Fibs or facts: Misconceptions about a common heart health issue

(BPT) - How well do you know your heart? Approximately 6.4 million people in the U.S. were diagnosed with atrial fibrillation not caused by a heart valve problem in 2014 and there are a lot of misconceptions.

Atrial fibrillation, commonly called AFib, is a type of irregular heartbeat. There are two types of AFib: one that is caused by a heart valve problem, and one that is not. People with AFib not caused by a heart valve problem are at a five times greater risk of stroke than people who do not have this condition. In fact, 15 percent of strokes are due to AFib not caused by a heart valve problem.

“As someone who has AFib, I'm challenging you now to learn the fibs and the facts about AFib-related stroke risk, and share them with everyone you care about,” says comedian and entertainer Howie Mandel.

Mandel urges people to visit FibsOrFacts.com to test their knowledge, learn the facts about AFib not caused by a heart valve problem and support the National Stroke Association. While on the site, complete the Fibs or Facts quiz and the Bristol-Myers Squibb and Pfizer Alliance will make a $1 donation, up to $30,000, to the National Stroke Association.

Do you know the answers to some of the most commonly missed AFib questions?

Fib or fact?
AFib not caused by a heart valve problem can cause blood clots, which may lead to stroke.

Answer: Fact! With AFib, the top chambers of the heart (the atria) do no contract properly to push blood through the heart. As a result, some blood remains in the atria, which can pool, and clots may form. These clots can travel to the brain, blocking or limiting blood flow, which may result in a stroke.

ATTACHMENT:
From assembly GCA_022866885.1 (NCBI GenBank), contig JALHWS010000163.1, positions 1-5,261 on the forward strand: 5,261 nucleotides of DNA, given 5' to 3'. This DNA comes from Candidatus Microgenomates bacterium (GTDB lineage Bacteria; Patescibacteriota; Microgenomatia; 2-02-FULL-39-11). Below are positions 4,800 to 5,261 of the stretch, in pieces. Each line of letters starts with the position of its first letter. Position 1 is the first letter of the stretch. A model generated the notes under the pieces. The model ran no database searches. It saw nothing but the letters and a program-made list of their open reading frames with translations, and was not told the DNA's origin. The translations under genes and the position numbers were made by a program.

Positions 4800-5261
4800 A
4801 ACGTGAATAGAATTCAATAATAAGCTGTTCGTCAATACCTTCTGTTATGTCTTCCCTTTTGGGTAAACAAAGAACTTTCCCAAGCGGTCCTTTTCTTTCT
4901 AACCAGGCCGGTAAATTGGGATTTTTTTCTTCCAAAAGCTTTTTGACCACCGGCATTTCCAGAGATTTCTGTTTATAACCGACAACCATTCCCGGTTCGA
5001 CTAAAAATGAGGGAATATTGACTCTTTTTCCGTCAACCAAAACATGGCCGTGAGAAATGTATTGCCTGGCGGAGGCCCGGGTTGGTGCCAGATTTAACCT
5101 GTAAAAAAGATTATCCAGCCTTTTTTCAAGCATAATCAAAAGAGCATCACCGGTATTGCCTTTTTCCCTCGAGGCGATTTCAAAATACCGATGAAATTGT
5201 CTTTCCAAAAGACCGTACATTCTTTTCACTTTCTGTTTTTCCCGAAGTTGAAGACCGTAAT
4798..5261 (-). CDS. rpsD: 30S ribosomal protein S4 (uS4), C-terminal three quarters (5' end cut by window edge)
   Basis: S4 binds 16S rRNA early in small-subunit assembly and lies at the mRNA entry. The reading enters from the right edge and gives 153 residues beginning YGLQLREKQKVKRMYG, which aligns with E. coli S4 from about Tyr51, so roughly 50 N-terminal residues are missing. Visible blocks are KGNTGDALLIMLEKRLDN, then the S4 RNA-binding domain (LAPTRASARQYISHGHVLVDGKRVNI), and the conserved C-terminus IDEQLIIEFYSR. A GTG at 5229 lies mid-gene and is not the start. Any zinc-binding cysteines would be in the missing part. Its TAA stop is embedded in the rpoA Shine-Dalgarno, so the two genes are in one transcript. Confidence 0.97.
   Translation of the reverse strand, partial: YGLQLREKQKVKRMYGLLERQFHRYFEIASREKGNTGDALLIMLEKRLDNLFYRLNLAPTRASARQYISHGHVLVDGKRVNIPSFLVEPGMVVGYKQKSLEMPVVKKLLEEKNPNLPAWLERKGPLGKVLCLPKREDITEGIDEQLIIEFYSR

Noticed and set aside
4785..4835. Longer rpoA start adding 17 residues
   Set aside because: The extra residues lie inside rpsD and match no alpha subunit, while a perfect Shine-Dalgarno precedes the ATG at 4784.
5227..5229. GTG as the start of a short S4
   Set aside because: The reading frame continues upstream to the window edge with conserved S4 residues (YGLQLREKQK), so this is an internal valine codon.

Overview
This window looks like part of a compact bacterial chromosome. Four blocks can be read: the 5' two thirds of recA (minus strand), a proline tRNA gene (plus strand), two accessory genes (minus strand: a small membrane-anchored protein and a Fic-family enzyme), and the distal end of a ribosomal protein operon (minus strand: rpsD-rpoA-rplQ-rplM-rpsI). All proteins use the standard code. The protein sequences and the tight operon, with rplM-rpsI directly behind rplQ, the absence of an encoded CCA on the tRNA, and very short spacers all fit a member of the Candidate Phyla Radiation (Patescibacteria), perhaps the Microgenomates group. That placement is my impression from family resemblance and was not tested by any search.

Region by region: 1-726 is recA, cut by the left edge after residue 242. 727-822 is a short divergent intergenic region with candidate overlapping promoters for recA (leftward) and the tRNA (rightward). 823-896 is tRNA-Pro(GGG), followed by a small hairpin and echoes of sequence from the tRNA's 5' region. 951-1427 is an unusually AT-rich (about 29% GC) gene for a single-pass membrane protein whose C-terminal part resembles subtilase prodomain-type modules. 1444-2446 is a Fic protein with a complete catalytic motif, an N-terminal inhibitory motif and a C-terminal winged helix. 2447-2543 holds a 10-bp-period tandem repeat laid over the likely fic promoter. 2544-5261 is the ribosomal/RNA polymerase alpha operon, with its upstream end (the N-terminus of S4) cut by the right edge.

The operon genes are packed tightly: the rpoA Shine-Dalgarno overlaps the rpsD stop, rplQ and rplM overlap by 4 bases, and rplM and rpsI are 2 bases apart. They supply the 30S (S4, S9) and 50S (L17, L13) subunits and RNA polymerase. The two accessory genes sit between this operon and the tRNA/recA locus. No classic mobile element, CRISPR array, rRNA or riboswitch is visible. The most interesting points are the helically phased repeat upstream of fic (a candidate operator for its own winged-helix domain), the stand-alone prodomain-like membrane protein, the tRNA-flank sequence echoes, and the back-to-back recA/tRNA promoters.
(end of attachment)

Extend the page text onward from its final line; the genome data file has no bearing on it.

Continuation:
Fib or fact?
Strokes caused by AFib can be less severe and are less likely to be fatal than strokes not related to AFib.

Answer: Fib. Strokes caused by AFib can be more severe and more likely to be fatal compared to strokes not associated with AFib.

Fib or fact?
AFib symptoms may include fluttering or "thumping" in the chest, dizziness, and shortness of breath.

Answer: Fact! Also, AFib can be diagnosed by reviewing medical and family histories, completing a physical exam, and conducting diagnostic tests and procedures. If someone has AFib not caused by a heart valve problem, it is important for them to work with their doctor to discuss treatment options that can help reduce the risk of stroke.


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